Surprisingly enough, Hermes’ secret visits to Raphaela continue for weeks; that is, until Raphaela begins exhibiting nausea, fatigue, breast tenderness. Her mother, the radical feminist doctor, recognizes the symptoms, asks her when her last period was, then gives her a pregnancy test which turns out to be positive. Knowing that an unknown male has made her daughter pregnant, she sets a trap. Hermes is eventually arrested and Raphaela taken away. Raphaela, the previously sheltered naive girl, is surprised to be pregnant but happy until her mother and feminist friends convince her that she should have an abortion. Eventually, she comes to realize that her mother is going to force her to abort. So she escapes to keep her unborn baby safe. She disguises herself and spends times in various places in order to stay hidden from her mother and her radical feminist friends.

Raphaela is eventually kidnapped by her mother and taken to an undisclosed location. Hermes realizes something is wrong. Of course, her feminist mother treats her badly in order to get her to give her babies up for adoption. The climax of the novel was compelling and I was clicking ahead quickly on my Kindle to read.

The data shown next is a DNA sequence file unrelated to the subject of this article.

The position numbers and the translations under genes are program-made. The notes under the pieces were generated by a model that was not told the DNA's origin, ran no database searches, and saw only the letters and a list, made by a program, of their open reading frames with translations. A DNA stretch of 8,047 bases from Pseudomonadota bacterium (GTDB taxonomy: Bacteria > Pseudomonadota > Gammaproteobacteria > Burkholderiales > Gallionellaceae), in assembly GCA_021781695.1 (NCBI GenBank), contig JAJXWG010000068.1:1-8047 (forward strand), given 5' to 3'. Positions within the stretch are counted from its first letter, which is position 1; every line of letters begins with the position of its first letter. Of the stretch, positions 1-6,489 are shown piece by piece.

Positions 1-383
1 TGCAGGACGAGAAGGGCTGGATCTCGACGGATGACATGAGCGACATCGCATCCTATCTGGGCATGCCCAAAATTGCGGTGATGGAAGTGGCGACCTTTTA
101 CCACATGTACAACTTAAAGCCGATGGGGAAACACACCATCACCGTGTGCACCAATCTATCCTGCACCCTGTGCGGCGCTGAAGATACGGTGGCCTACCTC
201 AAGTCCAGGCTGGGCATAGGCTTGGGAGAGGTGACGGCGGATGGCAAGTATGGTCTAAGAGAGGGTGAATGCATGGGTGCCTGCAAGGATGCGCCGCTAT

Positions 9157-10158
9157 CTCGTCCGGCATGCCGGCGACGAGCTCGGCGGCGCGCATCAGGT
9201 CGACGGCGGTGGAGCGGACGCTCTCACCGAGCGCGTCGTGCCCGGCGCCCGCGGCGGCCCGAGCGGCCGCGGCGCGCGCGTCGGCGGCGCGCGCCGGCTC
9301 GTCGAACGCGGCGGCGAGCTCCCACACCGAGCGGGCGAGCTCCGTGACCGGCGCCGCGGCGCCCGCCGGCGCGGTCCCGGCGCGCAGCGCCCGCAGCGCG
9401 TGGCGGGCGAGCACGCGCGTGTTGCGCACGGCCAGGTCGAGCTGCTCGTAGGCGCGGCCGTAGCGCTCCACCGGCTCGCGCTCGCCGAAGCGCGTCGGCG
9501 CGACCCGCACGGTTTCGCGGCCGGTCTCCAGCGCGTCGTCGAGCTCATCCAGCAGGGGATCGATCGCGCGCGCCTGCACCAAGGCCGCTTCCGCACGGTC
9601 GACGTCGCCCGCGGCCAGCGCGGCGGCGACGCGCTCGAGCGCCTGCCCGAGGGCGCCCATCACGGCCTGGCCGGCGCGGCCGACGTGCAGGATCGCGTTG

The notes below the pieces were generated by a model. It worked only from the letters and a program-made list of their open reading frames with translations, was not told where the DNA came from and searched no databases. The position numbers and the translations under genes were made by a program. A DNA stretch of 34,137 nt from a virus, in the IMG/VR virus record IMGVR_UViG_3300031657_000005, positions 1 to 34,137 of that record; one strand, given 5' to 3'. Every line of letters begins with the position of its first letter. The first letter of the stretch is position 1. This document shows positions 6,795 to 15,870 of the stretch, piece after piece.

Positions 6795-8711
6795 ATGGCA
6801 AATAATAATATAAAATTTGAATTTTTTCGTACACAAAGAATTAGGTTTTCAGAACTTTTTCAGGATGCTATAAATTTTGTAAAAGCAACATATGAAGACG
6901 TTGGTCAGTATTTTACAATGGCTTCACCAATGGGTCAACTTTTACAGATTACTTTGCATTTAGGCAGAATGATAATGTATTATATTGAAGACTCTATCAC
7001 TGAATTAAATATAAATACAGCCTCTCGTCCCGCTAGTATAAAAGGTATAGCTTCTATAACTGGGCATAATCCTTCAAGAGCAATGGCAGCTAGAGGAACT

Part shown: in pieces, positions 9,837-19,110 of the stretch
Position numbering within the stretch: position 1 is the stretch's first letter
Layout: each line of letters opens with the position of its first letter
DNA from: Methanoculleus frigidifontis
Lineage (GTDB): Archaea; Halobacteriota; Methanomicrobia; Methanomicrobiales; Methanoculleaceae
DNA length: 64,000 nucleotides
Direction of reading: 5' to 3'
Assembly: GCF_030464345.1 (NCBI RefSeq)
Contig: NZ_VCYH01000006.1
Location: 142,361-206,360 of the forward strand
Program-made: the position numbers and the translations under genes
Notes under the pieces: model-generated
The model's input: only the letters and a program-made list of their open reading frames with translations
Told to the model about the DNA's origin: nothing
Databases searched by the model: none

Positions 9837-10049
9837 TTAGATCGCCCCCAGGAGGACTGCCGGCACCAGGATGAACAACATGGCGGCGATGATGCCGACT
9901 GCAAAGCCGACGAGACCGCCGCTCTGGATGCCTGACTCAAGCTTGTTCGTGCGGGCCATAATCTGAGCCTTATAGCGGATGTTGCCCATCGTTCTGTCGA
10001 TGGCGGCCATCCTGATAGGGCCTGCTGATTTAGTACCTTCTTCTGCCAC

The strength of this particular book is Doman’s ability to illustrate the consequences of immoral sexual behavior. Even though this was the darkest of her Fairy Tale novels, this has become my favorite. I had a hard time putting this book down. It is written beautifully, the characters are well-developed and believable, the story fast-paced.

Note to parents: this novel deals with mature themes and there are scenes of sexuality and violence (although not graphic).

Highly recommended for 17 and up. Her book is available via Chesteron Press or through Amazon in print or on Kindle.

Copyright 2013 Ellen Gable Hrkach